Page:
Thursday, March 19, 2009

Not Good Enough, Mr. Goodyear

I've tried to ignore Gary Goodyear's idiotic tirade over being asked if he "believes in evolution". Frankly, it was a poorly phrased question, and Mr. Goodyear's response was childish, immature and off-topic:

Science minister Gary Goodyear now says he believes in evolution.

“Of course I do,” he told guest host Jane Taber during an appearance on the CTV program Power Play. “But it is an irrelevant question.”

That's a different answer from the one Mr. Goodyear, a chiropractor and minister of state for science and technology, gave The Globe and Mail when asked the same thing during an interview published in Tuesday's paper.

“I'm not going to answer that question. I am a Christian, and I don't think anybody asking a question about my religion is appropriate,” he said at the time.

Frankly, I don't care if Mr. Goodyear wants to believe in the Tooth Fairy. The real issue here, besides Mr. Goodyear's obvious religious fundamentalist sensitivities (his outrage is enough to convince me that underneath all that bluster, he really would prefer not to think too hard about such questions), is whether or not Mr. Goodyear understands the basic concepts of theory (as opposed to hypothesis) and the evidence that supports the theory.

It would seem that he doesn't actually understand. His recent attempts to clarify himself make my point for me:

We are evolving every year, every decade. That's a fact, whether it is to the intensity of the sun, whether it is to, as a chiropractor, walking on cement versus anything else, whether it is running shoes or high heels, of course we are evolving to our environment. But that's not relevant and that is why I refused to answer the question. The interview was about our science and tech strategy, which is strong.”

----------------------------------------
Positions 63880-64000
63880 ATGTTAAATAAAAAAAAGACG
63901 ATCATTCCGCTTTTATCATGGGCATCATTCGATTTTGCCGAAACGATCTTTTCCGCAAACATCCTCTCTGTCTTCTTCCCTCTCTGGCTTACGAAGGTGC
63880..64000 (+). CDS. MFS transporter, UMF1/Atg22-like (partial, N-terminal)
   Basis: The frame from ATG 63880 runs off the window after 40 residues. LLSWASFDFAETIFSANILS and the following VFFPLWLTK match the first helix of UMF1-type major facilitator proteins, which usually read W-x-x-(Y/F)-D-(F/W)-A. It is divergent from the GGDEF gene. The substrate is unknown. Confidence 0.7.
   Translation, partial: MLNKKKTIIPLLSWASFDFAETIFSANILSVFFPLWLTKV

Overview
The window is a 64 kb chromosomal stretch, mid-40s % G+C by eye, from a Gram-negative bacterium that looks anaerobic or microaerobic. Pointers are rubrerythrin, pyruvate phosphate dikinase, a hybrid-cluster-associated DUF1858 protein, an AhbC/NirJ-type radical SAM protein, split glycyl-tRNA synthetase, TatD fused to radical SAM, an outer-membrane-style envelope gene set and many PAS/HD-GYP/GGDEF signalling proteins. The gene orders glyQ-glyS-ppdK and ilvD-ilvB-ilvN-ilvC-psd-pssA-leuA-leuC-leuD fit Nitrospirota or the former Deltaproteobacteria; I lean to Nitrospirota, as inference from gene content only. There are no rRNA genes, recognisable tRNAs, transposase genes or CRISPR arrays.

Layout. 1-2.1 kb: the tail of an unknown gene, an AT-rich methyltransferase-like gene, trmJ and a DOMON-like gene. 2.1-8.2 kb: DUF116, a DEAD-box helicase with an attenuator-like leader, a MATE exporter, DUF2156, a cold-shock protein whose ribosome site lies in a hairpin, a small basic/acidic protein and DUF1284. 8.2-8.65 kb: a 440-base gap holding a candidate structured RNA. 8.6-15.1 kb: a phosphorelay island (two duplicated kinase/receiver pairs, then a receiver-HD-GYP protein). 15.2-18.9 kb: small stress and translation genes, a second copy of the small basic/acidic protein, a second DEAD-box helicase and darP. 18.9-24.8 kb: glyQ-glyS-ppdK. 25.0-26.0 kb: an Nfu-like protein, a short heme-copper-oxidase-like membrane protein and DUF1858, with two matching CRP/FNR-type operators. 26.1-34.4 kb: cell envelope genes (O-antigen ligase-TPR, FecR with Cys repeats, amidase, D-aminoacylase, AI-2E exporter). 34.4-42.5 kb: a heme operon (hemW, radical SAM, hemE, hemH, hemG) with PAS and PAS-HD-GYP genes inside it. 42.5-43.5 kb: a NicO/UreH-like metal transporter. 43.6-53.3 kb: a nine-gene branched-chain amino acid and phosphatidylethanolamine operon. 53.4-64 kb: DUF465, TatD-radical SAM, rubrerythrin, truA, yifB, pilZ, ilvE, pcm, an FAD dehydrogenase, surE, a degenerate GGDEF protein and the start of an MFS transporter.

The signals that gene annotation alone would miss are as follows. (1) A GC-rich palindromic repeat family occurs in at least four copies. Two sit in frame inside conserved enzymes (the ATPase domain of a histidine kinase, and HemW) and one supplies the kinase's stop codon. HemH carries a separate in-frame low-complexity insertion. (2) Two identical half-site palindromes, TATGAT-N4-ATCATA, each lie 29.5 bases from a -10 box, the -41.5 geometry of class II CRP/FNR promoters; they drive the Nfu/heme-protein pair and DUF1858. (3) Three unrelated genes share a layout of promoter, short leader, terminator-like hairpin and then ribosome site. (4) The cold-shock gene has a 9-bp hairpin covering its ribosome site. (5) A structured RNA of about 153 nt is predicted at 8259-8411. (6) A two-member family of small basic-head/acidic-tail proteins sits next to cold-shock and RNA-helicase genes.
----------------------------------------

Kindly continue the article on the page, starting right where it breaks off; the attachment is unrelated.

If Mr. Goodyear really understood the science, he would not have used those examples, because they do not represent the kind of long term picture that the broad theory itself represents.

Between this, and Mr. Goodyear's attempts to defend a brain damaged approach to science on the part of the HarperCon$ by being a complete drama queen, we can safely conclude that Goodyear really is in the wrong place - in large part because he clearly neither understands nor supports the actual day to day work that science involves.

I suspect that like Bush II, the HarperCon$ are fundamentally opposed to science. Science represents knowledge and thought - and modern era political conservatism has been very opposed to people thinking for themselves. Conservatives succeed when they can keep people in the dark - just look at Alberta's government.


VĂ©ronique said...

What really bothered me was that more people didn't say that the question, however poorly phrased, was in no way a question about religion. It was a question about science. Lorna Dueck missed the point in her opinion piece, as she so often does.

Anonymous said...

That's about the best you can hope for from a gang that uses your tax dollars to subsidize anti-Semitic propaganda like this:

"The Frankfurt School: the conspiracy to corrupt - Timothy Matthew opens Catholic eyes about a virtually unknown group of Jewish German Marxists whose deliberate attempt to corrupt Western culture has met with alarming success."


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